You are reading

Three Queens Council Members Join Group Criticizing Cuts in Adams’ Proposed Budget

City lawmakers and community-based groups rallied against Mayor Eric Adams’ proposed cuts in his preliminary budget Wednesday (The People’s Plan NYC via Twitter)

March 17, 2022 By Allie Griffin

Nearly a dozen council members, including three from Queens, along with scores of community-based groups are pushing back against cuts proposed by the mayor in the preliminary budget he introduced last month.

The elected officials and groups said Mayor Eric Adams’ $98.5 billion budget cuts funding to important services like education, housing and healthcare, which will harm vulnerable New Yorkers.

“Mayor Adams has proposed a budget that would defund many of our most vital public safety and public health agencies and institutions,” Council Member Tiffany Cabán said at a Manhattan rally Wednesday organized by activists opposed to the mayor’s budget plan.

The proposed FY23 budget, which must be approved by the City Council, slashes $2.3 billion off the city’s current budget — a stark contrast to the de Blasio administration’s practice of increasing the budget each year.

“It would defund schools, it would defund sanitation, it would defund homeless services, it would defund our public hospital systems, it would defund the departments for youth and community development, it would defund the department of small business services,” Cabán said, counting the departments off on her hand while speaking at the rally. “I’ve run out of fingers, y’all.”

Adams’ plan involves cutting the Dept. of Education budget by $826 million; cuts to NYC Health + Hospitals by $390 million; a reduction in the Dept. of Health budget by $195 million; a cut to the Parks Dept. by $63 million; and a reduction of $60 million for sanitation. Meanwhile, the NYPD budget would remain flat, while the amount spent on the Dept. of Corrections would increase by $53 million.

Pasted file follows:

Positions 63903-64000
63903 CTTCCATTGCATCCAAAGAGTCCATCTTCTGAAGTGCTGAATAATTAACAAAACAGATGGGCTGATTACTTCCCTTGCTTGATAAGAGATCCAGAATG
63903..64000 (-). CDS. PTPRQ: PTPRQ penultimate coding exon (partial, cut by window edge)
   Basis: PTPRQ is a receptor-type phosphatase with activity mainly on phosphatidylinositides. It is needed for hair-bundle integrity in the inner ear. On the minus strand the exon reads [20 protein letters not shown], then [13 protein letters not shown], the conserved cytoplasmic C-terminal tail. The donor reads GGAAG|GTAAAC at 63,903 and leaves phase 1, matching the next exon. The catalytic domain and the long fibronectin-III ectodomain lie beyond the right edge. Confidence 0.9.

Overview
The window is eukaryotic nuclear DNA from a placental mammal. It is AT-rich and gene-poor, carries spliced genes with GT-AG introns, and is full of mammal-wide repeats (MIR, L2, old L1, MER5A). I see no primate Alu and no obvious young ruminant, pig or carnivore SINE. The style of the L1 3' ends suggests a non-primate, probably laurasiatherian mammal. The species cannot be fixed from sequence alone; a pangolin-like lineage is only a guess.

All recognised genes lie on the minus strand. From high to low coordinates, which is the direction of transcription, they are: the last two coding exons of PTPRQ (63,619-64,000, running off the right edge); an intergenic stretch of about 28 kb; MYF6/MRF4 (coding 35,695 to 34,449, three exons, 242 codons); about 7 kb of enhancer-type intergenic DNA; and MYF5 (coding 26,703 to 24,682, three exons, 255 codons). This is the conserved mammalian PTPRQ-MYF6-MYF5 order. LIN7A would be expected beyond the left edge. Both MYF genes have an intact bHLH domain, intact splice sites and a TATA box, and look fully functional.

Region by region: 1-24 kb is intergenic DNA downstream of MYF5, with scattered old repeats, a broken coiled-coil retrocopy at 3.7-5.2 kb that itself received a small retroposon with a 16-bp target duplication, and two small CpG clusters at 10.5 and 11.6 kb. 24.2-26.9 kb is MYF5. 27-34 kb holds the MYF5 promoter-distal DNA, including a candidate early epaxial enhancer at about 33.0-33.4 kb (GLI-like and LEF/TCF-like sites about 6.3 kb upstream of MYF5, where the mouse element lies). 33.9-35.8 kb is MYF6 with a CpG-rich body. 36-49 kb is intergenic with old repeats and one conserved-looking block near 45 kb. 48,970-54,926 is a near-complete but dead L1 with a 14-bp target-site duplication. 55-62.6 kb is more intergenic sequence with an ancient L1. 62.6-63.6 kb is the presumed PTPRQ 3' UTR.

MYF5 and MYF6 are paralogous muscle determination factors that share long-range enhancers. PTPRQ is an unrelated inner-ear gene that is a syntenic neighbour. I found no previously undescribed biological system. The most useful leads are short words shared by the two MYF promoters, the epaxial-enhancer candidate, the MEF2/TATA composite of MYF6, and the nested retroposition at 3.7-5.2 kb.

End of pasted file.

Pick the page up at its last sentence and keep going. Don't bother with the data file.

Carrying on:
Cabán along with 10 other council members and nearly 100 community organizations have signed onto a document they call “The People’s Response” in opposition to Adams’ proposed cuts. The group behind the document organized Wednesday’s rally.

Queens Council Members Shekar Krishnan and Nantasha Williams along with Brooklyn-Queens Council Member Jennifer Gutiérrez have signed on. Several Queens groups have also endorsed the The People’s Response, including Jackson Heights People for Public Schools, Make the Road New York and Woodside on the Move.

The signees are critical of the mayor’s budget saying that it cuts funding for vital services that vulnerable New Yorkers need, all while maintaining or increasing funds for institutions that criminalize and destabilize communities of color, like the NYPD and the jails system.

The mayor, according to The People’s Response, has proposed that the city spend $5.4 billion on the NYPD — a figure greater than the combined amount for Homeless Services, Youth and Community Development, Sanitation and Parks.

Adams said he is prioritizing investments in public safety in the FY23 budget while cutting spending to increase efficiency. His office stressed that “achieving savings and efficiency” will be hallmarks of his administration moving forward.

However, the legislators and progressive activists said the mayor should not be cutting funding to critical services when many New Yorkers are still hurting from the pandemic and its fallout.

“This FY23 budget could be the City’s moral document, a plan to build back New York City better than before; or it could signal the continued abandonment of the city’s residents to devastation and divestment, further exacerbated by the pandemic,” they wrote in The People’s Response. “In the first City budget of the new term, we urge the mayor and city council to pass a budget that provides dignity, care, and justice for all New Yorkers.”